Robert Nozick wrote, a while back, an article with this title. It’s an odd piece, and its essential answer to the titular question is, I think,something like this:
“Intellectuals – those whose job is to move words around a lot, whether academics, media-types, novelists, etc. – are usually people who did relatively well in school and relatively less well in wider society. This makes them resent market-society for frustrating the expectations they had built up; they want to make all of society like a school, where professor Lenin gives out gold stars not to the industrialists and bankers but to the best intellectuals.”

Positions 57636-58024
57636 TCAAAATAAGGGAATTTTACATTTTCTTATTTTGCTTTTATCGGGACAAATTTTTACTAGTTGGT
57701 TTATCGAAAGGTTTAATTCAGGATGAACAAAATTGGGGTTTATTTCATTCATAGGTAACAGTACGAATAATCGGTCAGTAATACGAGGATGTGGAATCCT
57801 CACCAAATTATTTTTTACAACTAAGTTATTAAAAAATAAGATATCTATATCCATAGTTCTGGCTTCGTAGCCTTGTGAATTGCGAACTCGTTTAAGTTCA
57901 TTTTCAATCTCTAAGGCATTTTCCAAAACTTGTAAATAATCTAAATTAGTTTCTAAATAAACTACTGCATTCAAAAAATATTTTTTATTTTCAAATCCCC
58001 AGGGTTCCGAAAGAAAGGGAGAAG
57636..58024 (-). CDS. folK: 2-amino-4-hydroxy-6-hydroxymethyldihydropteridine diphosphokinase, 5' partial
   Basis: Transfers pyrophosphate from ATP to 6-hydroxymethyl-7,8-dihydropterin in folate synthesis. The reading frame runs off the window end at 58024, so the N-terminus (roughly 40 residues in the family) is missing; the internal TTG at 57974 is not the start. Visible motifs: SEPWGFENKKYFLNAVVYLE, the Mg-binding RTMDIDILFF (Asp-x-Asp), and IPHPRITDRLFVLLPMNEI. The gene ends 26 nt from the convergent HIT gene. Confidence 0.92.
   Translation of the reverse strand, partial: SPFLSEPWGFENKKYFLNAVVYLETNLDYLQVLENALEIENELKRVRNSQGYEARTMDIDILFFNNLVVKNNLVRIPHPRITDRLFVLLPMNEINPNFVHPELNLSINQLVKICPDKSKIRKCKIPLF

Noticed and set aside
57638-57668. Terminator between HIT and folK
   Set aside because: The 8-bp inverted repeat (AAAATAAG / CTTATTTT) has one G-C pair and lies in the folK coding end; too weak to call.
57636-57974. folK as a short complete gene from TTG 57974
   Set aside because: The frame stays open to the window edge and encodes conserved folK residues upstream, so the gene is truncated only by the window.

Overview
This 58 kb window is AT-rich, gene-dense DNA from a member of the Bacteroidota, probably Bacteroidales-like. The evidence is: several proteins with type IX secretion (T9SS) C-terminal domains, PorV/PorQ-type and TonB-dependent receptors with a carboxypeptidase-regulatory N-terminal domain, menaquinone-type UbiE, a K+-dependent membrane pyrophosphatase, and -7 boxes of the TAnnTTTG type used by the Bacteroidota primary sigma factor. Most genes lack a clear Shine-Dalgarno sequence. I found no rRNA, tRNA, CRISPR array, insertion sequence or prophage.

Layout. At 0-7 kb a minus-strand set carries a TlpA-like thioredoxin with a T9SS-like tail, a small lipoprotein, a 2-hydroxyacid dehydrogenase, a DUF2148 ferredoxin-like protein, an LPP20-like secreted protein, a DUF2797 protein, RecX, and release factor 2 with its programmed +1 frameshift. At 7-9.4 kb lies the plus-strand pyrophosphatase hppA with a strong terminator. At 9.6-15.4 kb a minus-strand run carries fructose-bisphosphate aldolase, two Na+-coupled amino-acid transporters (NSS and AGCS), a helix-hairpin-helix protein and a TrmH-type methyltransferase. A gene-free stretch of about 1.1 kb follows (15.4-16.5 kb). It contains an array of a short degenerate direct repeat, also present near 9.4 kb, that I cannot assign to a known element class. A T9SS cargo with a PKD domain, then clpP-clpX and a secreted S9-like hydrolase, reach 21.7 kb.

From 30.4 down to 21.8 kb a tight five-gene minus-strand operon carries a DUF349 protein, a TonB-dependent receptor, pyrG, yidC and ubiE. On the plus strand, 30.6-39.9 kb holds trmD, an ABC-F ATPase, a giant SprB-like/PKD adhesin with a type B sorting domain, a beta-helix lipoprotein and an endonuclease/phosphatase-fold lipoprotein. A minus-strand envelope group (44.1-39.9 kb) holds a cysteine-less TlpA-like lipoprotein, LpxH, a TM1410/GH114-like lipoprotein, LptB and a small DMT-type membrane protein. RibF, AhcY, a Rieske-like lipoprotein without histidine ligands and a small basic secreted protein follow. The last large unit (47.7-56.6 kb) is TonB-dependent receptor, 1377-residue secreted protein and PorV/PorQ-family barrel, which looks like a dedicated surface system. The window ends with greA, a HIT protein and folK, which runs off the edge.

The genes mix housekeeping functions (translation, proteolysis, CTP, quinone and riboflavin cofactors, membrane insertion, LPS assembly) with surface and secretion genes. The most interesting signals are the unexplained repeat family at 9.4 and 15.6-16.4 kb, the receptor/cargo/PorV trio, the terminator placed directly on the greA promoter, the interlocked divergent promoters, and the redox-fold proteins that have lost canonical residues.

The primary problem with this piece is, of course, that it poses a question and then studiously ignores the most obvious possible answer. The most obvious answer to ‘why do intellectuals oppose capitalism?’ is ‘because capitalism is intellectually bankrupt’.
That’s not necessarily to attribute to intellectuals a superior ability to ‘see the truth’ of matters. It might alternatively be a matter of how that ‘truth’ is expressed. Loads of people, after all, are pissed off with how society works, frustrated, angry, insubordinate.